A polymorphism within the internal fusion loop of the Ebola virus glycoprotein modulates host cell entry.
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AbstractThe large scale of the Ebola virus disease (EVD) outbreak in West Africa in 2013-2016 raised the question whether the host cell interactions of the responsible Ebola virus (EBOV) strain differed from those of other ebolaviruses. We previously reported that the glycoprotein (GP) of the virus circulating in West Africa in 2014 (EBOV2014) exhibited reduced ability to mediate entry into two non-human primate (NHP)-derived cell lines relative to the GP of EBOV1976. Here, we investigated the molecular determinants underlying the differential entry efficiency. We found that EBOV2014-GP-driven entry into diverse NHP-derived cell lines as well as human monocyte-derived macrophages and dendritic cells was reduced as compared to EBOV1976-GP, although entry into most human- and all bat-derived cell lines tested was comparable. Moreover, EBOV2014 replication in NHP but not human cells was diminished relative to EBOV1976, suggesting that reduced cell entry translated into reduced viral spread. Mutagenic analysis of EBOV2014-GP and EBOV1976-GP revealed that an amino acid polymorphism in the receptor-binding domain, A82V, modulated entry efficiency in a cell line-independent manner and did not account for the reduced EBOV2014-GP-driven entry into NHP cells. In contrast, polymorphism T544I, located in the internal fusion loop in the GP2 subunit, was found to be responsible for the entry phenotype. These results suggest that position 544 is an important determinant of EBOV infectivity for NHP- and certain human target cells.IMPORTANCE The Ebola virus disease outbreak in West Africa in 2013 entailed more than 10,000 deaths. The scale of the outbreak and its dramatic impact on human health raised the question whether the responsible virus was particularly adept at infecting human cells. Our study shows that an amino acid exchange, A82V, that the virus acquired during the epidemic and that was not observed in previously circulating viruses, increases viral entry into diverse target cells. In contrast, the epidemic virus showed a reduced ability to enter cells of non-human primates as compared to the virus circulating in 1976 and a single amino acid exchange in the internal fusion loop of the viral glycoprotein was found to account for this phenotype.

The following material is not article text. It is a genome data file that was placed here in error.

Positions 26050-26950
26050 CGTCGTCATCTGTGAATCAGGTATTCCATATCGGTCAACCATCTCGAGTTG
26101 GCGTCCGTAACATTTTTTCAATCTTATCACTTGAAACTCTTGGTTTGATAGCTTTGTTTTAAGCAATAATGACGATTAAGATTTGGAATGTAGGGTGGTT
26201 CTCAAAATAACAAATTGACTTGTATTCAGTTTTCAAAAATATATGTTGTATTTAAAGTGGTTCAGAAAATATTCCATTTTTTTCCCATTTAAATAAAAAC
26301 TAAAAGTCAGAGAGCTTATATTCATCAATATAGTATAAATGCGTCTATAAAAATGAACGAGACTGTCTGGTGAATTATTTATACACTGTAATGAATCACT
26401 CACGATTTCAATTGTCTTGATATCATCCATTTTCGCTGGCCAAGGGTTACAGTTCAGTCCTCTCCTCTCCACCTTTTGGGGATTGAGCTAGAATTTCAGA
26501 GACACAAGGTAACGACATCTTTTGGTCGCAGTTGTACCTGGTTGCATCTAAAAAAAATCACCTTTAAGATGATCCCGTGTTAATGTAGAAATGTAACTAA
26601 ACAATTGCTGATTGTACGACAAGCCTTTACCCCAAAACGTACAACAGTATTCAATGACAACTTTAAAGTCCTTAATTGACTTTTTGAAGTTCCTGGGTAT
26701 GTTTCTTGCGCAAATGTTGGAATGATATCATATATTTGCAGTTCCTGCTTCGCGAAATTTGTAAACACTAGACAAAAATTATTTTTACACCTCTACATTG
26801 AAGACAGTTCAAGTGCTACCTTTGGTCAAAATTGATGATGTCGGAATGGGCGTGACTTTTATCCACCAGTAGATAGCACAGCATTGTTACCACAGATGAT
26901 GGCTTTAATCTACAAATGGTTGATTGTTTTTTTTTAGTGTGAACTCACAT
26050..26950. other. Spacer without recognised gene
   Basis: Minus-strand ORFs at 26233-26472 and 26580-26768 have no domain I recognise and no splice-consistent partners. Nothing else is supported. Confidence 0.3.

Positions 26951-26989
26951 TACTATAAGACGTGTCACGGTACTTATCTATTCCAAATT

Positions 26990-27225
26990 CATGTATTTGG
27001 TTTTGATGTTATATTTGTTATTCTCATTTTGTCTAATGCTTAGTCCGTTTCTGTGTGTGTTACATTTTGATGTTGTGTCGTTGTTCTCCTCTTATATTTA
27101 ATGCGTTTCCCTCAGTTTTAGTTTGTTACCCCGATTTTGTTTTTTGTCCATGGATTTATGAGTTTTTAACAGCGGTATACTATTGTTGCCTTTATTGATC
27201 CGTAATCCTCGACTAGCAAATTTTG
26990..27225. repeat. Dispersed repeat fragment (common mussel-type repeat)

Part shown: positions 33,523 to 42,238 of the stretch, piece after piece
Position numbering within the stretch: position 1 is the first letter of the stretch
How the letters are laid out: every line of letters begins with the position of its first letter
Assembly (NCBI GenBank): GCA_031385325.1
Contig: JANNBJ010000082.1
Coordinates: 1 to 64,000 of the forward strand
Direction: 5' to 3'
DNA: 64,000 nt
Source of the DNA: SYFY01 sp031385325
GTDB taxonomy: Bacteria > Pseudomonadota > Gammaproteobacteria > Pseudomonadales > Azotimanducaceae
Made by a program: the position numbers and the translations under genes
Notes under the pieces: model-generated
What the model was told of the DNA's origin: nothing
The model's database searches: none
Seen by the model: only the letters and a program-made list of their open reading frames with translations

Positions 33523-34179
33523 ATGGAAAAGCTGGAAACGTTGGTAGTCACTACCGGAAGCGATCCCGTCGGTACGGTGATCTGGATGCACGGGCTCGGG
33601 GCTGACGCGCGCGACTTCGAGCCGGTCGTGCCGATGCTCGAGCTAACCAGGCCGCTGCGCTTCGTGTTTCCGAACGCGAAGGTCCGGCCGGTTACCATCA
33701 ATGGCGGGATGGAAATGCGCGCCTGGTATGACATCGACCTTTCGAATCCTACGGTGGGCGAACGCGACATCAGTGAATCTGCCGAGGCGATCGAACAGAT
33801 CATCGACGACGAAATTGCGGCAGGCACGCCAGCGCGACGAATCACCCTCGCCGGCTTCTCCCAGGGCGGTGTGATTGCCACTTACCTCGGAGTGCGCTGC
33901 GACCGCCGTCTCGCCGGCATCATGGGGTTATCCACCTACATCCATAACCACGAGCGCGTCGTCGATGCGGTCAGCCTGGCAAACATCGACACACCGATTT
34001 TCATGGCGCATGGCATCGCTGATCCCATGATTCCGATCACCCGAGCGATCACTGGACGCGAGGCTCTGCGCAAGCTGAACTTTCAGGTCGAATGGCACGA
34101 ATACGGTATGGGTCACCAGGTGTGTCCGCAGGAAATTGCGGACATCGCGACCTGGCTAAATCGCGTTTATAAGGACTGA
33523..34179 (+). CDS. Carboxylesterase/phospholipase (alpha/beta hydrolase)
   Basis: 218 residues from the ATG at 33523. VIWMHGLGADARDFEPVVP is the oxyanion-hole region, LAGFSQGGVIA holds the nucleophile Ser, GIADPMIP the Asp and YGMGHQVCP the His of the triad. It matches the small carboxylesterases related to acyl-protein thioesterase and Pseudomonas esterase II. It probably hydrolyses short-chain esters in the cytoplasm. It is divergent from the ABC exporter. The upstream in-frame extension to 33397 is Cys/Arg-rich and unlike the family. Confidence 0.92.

CitationA polymorphism within the internal fusion loop of the Ebola virus glycoprotein modulates host cell entry. 2017 J. Virol.
AffiliationTwincore Centre of Experimental and Clinical Infection Research; a joint venture between the Hannover Medical School and the Helmholtz Centre for Infection Research, Hannover 30625, Germany.
JournalJournal of virology
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- Creative Commons
Except where otherwise noted, this item's license is described as http://creativecommons.org/licenses/by-nc-sa/4.0/
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